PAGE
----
|Print List Price:||$13.99|
Save $9.00 (64%)
The Memoir of Johnny Devine Kindle Edition
|Length: 270 pages||Word Wise: Enabled||Enhanced Typesetting: Enabled|
|Page Flip: Enabled||
Matchbook Price: $1.99
For thousands of qualifying books, your past, present, and future print-edition purchases now lets you buy the Kindle edition for $2.99 or less. (Textbooks available for $9.99 or less.)
Try Kindle Countdown Deals
Explore limited-time discounted eBooks. Learn more.
Enter your mobile number or email address below and we'll send you a link to download the free Kindle App. Then you can start reading Kindle books on your smartphone, tablet, or computer - no Kindle device required.
To get the free app, enter your mobile phone number.
Customers who bought this item also bought
Would you like to tell us about a lower price?
Top customer reviews
There was a problem filtering reviews right now. Please try again later.
The Memoir of Johnny Devine turned out to be not at all what I was expecting—and I mean that in the best way. I thought I'd be reading a Golden Age of Hollywood romance, and while there is some romance present, this novel is about so much more.
John's story—from being a high school dropout running from his past to becoming one of Hollywood's leading men to finding the Lord and changing his priorities—is simply fascinating. It also feels so real. In fact, I finished the novel wishing I could pick up John's memoir just to get the rest of the story.
Besides the slow unfolding of John's story, the novel also contains intrigue, as it takes place at the height of McCarthyism, and both Eliza and John find themselves the target of investigation—John because of his Hollywood connections, and Eliza because of her parentage. Eliza's quest to clear her name was especially fascinating.
Completely captivating and wholly engaging, The Memoir of Johnny Devine shows the power of Christ to change someone's life, whether that person has lived a life of debauchery or a life of striving to be good; no one is out of the reach of Christ. 4-1/2 stars.
Retired film star Johnny Devine is writing his memoir. Instead of a tell-all from the notorious playboy of Hollywood, John wants to impart a message of hope to his readers. Eliza Saunderson, disillusioned and alone is hired to help whip the manuscript into a coherent whole. The two form an unlikely partnership and perhaps a second chance at a new life.
The Memoir of Johnny Devine has many strengths. The novel has a strong sense of time and place and revealed an America I have paid little attention to. World War II is in the past, but the threat of communism seems all too real. Mistrust, betrayal and fear were very real emotions for those who came under the magnifying glass of the House Un-American Activities Committee. The Hollywood studio system and race relations are also examined. Eide’s characters are also strongly written — no stereotypes here. Eliza is a woman moved by the injustices she sees among women and minorities. John’s former life haunts him despite His relationship with God. Their relationship develops slowly and realistically, and the reader cannot help but hope that their differences can be overcome. Perhaps the strongest element of the novel is its message of hope. God’s grace and forgiveness in the face of extreme shame and guilt is beautifully exemplified in John’s changed life. And that change makes its mark on Eliza. She learns that God’s call to submit never means a surrender to oppression.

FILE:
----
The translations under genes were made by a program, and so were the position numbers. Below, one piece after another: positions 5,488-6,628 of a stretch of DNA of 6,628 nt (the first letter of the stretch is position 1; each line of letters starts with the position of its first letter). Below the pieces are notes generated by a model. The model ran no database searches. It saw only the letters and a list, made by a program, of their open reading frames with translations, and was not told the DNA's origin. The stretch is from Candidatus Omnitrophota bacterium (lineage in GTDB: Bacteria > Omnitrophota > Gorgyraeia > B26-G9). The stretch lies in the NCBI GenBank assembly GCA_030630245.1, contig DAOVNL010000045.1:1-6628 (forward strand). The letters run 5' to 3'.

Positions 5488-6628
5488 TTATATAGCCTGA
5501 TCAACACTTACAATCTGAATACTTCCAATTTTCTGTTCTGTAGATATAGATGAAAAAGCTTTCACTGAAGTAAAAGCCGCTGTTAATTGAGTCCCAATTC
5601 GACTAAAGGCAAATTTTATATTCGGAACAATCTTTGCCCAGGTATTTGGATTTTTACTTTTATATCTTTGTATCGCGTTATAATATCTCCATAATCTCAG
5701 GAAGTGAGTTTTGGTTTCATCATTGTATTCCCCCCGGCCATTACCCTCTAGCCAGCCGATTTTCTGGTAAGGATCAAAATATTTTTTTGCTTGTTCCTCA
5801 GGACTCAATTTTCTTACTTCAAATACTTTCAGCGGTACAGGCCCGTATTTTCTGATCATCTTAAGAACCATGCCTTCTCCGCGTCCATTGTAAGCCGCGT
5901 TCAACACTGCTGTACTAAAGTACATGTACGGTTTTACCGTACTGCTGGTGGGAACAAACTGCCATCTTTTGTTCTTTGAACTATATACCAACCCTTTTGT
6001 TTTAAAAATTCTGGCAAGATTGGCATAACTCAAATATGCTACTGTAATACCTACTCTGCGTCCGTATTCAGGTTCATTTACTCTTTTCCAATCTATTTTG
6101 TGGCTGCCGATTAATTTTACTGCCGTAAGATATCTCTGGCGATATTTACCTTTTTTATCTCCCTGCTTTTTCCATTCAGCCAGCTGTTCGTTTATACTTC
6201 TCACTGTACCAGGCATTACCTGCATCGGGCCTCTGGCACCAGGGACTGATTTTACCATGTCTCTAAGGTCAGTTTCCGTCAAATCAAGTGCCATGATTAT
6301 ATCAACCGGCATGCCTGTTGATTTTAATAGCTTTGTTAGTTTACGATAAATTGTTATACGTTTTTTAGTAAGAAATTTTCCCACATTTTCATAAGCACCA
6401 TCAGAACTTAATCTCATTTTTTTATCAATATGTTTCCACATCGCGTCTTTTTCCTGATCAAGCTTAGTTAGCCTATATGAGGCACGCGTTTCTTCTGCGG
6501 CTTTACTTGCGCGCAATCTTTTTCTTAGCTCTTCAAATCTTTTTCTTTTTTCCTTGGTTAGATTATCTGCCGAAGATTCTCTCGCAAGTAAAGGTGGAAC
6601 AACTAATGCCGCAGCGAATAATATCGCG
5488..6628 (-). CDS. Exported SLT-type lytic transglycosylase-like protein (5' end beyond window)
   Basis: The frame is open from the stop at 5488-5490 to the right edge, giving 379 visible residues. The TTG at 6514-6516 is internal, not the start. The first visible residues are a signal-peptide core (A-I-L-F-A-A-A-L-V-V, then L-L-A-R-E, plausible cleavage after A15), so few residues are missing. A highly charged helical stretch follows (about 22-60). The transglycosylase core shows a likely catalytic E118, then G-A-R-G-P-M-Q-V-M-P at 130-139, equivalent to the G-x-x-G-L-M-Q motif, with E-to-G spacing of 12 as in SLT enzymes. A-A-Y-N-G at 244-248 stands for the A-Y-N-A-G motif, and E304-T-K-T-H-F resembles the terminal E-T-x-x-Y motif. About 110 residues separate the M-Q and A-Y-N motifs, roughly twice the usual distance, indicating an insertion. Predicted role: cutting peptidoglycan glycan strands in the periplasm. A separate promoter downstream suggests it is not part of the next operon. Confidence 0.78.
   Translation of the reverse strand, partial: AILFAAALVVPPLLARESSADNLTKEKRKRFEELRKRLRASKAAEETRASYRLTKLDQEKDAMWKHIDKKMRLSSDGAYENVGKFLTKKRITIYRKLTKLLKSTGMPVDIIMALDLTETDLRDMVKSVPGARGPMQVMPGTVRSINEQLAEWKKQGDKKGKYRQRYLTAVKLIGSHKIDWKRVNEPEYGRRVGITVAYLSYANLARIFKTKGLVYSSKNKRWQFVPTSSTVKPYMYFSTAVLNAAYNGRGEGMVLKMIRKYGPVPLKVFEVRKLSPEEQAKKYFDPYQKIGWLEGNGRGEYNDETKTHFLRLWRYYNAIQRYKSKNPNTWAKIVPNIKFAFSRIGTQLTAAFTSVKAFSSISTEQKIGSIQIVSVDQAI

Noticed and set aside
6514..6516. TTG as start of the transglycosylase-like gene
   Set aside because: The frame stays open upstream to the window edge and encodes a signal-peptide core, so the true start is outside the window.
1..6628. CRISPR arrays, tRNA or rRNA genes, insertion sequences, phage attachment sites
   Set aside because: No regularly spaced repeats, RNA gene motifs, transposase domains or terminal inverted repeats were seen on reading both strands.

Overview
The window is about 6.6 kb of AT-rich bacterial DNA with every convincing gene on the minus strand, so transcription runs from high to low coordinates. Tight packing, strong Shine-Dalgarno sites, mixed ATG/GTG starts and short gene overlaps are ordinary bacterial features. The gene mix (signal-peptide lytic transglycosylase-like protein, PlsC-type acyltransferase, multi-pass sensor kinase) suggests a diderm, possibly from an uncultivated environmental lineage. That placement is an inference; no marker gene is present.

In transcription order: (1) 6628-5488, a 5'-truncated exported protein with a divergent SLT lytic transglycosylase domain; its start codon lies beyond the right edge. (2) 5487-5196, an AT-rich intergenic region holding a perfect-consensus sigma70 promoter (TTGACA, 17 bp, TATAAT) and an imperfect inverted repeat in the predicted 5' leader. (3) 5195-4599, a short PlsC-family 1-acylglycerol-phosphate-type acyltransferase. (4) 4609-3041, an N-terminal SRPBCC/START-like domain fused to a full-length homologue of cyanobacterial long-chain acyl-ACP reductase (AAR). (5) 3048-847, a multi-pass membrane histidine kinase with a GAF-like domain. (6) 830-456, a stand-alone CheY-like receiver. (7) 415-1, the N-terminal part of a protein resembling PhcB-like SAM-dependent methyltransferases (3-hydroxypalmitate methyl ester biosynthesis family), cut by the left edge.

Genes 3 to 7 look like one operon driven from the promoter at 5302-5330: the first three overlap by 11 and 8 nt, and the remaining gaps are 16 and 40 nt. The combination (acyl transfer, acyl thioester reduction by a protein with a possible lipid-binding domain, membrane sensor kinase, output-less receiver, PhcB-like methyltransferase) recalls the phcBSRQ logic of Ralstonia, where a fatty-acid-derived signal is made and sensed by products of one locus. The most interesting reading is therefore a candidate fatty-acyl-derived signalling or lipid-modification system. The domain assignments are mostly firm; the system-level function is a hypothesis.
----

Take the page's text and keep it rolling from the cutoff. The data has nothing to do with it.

An unusual love story filled with God’s grace and mercy, The Memoir of Johnny Devine is perfect for readers looking for a fresh and unique voice.
(Thanks to Singing Librarian Tours for a review copy. All opinions expressed are mine alone.)
I adore 1950s fashion and style, but other than a chapter in my U.S. history textbook or watching I Love Lucy or films on the Turner Classic Movies station, I haven't really looked into life in the 1950s. Eide doesn't idealize the 1950s: McCarthyism, Communism, and social injustice are touched on throughout the novel. Utilizing historical fiction, Eide brings the era to life in a way that textbooks can't. The only criticism I have is that Eliza, our heroine, has very modern views and when she states them, it can feel a bit too much like a contemporary critique of the societal norms of the 1950s. However, I do think it is believable that women like Eliza existed in the 1950s --I could easily see her supporting the Civil Rights movement of the 1960s (it wasn't just African Americans fighting for desegregation, after all).
Johnny, the focus of the fictional memoir and former Hollywood heartthrob, and Eliza both struggle with overcoming the guilt and the shame of their pasts. Hence, the romance is slow, building as they both get to know each other through their conversations and working together on Johnny's memoir, The Devine Truth. Most of Johnny's backstory is revealed in the dictation of his memoir, while Eliza's is revealed as she unravels her parents' mysterious past. I also enjoyed seeing little excerpts of The Devine Truth introducing most of the chapters of this book. I thought that was a nice touch. After this satisfying read, I'll definitely be keeping an eye out for more of Eide's books!
[Disclosure: I received a copy of this book as a participant of Singing Librarian Books' blog tour for review purposes.]